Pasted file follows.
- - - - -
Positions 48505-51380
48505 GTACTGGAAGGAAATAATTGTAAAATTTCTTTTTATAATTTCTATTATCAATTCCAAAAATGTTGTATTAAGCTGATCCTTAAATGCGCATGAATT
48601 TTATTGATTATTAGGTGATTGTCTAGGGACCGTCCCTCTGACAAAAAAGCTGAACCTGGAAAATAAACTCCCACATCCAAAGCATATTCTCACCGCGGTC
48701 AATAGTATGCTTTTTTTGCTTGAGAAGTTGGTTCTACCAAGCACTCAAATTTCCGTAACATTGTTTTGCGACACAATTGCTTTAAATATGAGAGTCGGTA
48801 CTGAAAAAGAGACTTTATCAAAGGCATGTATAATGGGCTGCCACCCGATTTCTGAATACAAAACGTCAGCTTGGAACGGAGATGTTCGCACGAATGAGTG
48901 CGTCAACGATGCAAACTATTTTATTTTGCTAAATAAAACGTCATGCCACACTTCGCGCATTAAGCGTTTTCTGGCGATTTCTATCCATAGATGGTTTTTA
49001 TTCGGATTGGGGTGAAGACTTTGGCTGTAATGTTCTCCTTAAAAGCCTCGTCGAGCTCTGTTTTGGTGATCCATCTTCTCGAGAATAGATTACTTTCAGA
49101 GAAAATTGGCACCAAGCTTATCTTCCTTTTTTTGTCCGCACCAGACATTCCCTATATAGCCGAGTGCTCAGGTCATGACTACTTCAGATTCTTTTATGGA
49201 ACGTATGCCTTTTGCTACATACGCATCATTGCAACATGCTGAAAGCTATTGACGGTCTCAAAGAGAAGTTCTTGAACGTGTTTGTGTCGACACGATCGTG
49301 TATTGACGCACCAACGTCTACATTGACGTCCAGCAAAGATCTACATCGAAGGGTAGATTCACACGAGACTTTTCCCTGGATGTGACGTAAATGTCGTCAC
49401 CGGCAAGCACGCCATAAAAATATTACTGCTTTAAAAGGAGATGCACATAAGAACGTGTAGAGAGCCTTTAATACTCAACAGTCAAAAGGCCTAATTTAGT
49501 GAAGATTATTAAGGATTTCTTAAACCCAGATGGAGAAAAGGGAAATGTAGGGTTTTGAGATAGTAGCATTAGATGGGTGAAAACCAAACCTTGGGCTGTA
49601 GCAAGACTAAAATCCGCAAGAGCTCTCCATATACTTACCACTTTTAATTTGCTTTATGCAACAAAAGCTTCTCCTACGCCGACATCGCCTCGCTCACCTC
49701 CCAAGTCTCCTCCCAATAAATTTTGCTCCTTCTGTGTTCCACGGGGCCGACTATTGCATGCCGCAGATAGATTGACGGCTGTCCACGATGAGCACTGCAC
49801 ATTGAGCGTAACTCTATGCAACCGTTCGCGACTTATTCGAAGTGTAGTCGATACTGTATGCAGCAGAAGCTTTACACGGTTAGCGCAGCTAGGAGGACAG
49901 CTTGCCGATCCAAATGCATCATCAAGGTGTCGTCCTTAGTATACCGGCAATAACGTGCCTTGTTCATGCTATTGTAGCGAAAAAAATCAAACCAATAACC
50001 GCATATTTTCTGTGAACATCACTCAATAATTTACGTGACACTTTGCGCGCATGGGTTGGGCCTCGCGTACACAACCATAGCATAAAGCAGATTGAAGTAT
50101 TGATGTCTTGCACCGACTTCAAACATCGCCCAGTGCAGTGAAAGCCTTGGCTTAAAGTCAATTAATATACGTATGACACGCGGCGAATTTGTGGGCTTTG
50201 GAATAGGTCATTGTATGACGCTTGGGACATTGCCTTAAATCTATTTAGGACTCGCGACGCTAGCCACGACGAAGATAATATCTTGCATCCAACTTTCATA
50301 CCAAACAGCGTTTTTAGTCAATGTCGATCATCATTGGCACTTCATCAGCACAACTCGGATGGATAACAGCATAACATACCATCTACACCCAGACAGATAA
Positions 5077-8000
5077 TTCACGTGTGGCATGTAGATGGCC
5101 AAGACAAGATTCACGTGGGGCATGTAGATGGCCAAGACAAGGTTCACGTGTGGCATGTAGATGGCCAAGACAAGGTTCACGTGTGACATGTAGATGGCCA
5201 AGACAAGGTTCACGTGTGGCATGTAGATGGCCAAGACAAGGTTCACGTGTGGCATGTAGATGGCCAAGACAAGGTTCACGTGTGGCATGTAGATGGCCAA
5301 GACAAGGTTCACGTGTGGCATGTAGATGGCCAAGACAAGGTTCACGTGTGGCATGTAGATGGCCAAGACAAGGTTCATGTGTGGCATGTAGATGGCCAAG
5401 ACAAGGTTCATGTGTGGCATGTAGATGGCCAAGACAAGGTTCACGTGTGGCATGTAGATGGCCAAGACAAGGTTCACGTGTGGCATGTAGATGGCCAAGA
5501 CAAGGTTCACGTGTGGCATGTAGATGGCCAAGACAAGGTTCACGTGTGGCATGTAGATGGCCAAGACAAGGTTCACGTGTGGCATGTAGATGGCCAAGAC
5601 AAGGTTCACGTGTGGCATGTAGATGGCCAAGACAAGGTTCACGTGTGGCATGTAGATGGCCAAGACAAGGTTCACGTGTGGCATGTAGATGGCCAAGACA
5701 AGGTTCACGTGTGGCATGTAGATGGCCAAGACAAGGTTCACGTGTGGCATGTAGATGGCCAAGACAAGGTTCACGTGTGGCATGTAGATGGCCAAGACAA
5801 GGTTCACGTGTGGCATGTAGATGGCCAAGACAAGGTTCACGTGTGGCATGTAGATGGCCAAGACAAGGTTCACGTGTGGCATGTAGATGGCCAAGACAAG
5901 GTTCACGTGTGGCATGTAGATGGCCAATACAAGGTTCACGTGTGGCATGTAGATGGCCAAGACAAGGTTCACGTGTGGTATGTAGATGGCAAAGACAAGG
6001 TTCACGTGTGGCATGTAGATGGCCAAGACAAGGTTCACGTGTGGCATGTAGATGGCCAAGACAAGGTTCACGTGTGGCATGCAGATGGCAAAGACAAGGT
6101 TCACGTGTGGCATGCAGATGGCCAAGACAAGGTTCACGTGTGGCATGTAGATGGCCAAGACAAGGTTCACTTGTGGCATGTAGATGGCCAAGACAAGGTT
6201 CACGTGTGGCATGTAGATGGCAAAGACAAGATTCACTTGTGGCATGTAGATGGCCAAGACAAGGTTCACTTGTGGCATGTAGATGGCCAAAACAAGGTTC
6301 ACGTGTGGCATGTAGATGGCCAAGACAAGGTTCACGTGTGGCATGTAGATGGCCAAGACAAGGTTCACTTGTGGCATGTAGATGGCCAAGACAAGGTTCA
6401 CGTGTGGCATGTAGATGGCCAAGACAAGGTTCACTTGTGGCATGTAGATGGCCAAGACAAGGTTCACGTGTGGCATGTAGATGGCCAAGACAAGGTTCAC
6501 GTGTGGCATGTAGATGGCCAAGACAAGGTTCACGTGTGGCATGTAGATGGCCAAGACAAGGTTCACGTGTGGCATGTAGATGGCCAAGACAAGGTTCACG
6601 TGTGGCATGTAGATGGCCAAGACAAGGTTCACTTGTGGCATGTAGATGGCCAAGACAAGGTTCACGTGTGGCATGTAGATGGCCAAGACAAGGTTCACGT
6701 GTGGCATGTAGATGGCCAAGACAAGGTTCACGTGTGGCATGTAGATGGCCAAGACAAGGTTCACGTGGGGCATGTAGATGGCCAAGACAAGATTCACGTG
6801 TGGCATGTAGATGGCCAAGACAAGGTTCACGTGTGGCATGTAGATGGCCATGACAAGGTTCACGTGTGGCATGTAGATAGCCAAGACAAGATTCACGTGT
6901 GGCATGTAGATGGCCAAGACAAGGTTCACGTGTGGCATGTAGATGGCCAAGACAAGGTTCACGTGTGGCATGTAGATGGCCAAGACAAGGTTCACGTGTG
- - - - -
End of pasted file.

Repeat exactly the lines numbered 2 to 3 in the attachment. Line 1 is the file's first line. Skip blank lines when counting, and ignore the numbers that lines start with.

48505 GTACTGGAAGGAAATAATTGTAAAATTTCTTTTTATAATTTCTATTATCAATTCCAAAAATGTTGTATTAAGCTGATCCTTAAATGCGCATGAATT
48601 TTATTGATTATTAGGTGATTGTCTAGGGACCGTCCCTCTGACAAAAAAGCTGAACCTGGAAAATAAACTCCCACATCCAAAGCATATTCTCACCGCGGTC